One way of categorizing heat pumps is by how much heating and cooling they can provide. By how much, I’m not referring to, say, a 2-ton versus a 3-ton air conditioner. What I’m talking about is whether it provides a fixed capacity when it’s running (single-stage) or has the ability to change the amount of heating or cooling it puts out (multi-stage or variable capacity). Most homes have fixed-capacity systems, but minisplit heat pumps are starting to gain traction here in the United States, as are multi-stage systems. So, let’s find out about the three types of heat pumps.
Fixed-capacity heat pumps
A fixed-capacity (single-stage) heat pump has only two modes: on or off. When the thermostat says it’s time for more heating or cooling, it kicks on and ramps up to its full speed almost instantly. When the thermostat is satisfied, the power shuts off, and the system sits idly, waiting to roar up to full capacity again upon the next signal from the thermostat.
You can think of a single-stage heat pump as a car without gears or accelerator. When you turn it on, you’re going full speed. The only way to stop is to turn off the engine. That would be a terrible way to design a car, but it’s sort of okay for heating and cooling equipment.
The advantage of fixed-capacity equipment is simplicity. It’s either on or off, so the controls needed are straightforward. Because this type of system is so common in homes, finding people to work on it and getting parts for it are relatively easy, too. It’s also usually the least expensive of the three types we’re discussing here.
The biggest disadvantage of a fixed-capacity heat pump is that it’s terrible at matching the capacity to the actual load on the house. Remember the three types of heating and cooling loads: part-load, design load, and extreme load. A single-stage system is oversized for most of the year, sometimes by a huge amount, because the load is at part-load conditions close to 99 percent of the time.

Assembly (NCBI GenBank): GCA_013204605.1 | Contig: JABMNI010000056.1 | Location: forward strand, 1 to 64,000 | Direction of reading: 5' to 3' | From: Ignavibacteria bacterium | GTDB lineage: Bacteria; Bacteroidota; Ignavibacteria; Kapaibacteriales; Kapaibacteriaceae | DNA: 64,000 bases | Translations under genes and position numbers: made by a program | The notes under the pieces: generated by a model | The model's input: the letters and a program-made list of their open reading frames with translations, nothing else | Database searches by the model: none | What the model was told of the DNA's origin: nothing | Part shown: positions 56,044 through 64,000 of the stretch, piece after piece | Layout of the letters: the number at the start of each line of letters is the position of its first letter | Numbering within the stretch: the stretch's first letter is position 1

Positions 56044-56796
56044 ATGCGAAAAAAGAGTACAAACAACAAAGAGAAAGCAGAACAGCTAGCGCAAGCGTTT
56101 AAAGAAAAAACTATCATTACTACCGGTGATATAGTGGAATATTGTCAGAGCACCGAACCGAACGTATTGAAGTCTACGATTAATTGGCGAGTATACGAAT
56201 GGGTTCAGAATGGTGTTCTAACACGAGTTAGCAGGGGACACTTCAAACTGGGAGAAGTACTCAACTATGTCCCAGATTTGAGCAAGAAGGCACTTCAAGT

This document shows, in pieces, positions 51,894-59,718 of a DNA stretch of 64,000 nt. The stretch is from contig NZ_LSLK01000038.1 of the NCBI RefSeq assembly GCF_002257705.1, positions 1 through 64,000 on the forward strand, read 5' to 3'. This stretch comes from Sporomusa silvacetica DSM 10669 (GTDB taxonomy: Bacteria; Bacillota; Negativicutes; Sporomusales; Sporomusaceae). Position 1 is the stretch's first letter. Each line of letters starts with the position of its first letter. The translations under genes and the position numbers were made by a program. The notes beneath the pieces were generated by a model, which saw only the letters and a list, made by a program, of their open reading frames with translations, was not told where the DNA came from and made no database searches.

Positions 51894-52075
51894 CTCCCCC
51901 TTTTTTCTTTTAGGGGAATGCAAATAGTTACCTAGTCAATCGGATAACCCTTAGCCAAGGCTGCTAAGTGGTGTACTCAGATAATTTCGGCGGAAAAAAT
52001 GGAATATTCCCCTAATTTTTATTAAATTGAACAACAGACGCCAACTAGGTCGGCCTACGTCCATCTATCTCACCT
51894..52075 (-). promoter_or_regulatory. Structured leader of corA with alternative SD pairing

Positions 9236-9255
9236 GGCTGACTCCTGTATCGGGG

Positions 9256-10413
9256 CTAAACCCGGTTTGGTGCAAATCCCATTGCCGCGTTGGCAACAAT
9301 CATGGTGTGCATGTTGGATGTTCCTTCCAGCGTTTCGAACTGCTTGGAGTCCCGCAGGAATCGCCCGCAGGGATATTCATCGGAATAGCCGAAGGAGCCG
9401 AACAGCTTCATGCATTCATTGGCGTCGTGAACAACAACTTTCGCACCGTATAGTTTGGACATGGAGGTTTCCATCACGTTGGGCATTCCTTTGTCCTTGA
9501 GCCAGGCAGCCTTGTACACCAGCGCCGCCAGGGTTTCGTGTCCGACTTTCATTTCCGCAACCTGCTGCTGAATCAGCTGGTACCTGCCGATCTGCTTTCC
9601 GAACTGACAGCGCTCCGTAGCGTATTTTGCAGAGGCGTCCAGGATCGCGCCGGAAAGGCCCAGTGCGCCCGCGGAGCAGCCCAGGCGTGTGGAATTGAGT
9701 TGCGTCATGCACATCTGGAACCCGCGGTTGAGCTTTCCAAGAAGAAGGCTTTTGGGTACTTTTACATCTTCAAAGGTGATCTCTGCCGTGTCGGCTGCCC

That oversizing is the source of another downside of fixed-capacity systems. When the system is putting out a lot more heating or cooling than a house needs, people inside the home gets blasted every time the system comes on. That’s not a recipe for thermal comfort.
And that’s where the other two types come in.
Multi-stage heat pumps
Because the heating and cooling loads on a house go up and down throughout the course of a day as well as through the seasons, it makes sense to have heating and cooling equipment that can change their capacity. The simplest way to do that is with the second of the three types of heat pumps: a two-stage system. Such a piece of equipment has two modes of operation: a low capacity (or speed) and a high capacity.
Imagine the car from our previous example that has no gears or accelerator. The engine is either on or off, and when it’s on, it’s going full speed. A two-stage heating or cooling system is like that except it now has two engines. You can turn one engine on to go one speed, or you can turn them both on when you need to go faster.
Because the preponderance of heating hours and cooling hours occur with a house under part-load conditions, a properly sized two-stage system will operate at its lowest capacity most of the time. On the really cold or hot days, the system will shift to the high-capacity mode because the demand is higher.
A two-stage system, therefore, offers a huge improvement in efficiency and comfort over a fixed-capacity system, but it doesn’t end there. Multi-stage equipment also comes with three, four, or even five stages. Manufacturers do this by using clever compressor tricks. Because heat is moved by the refrigerant, multi-stage equipment simply needs the ability to run the refrigerant through the system at two or more different rates.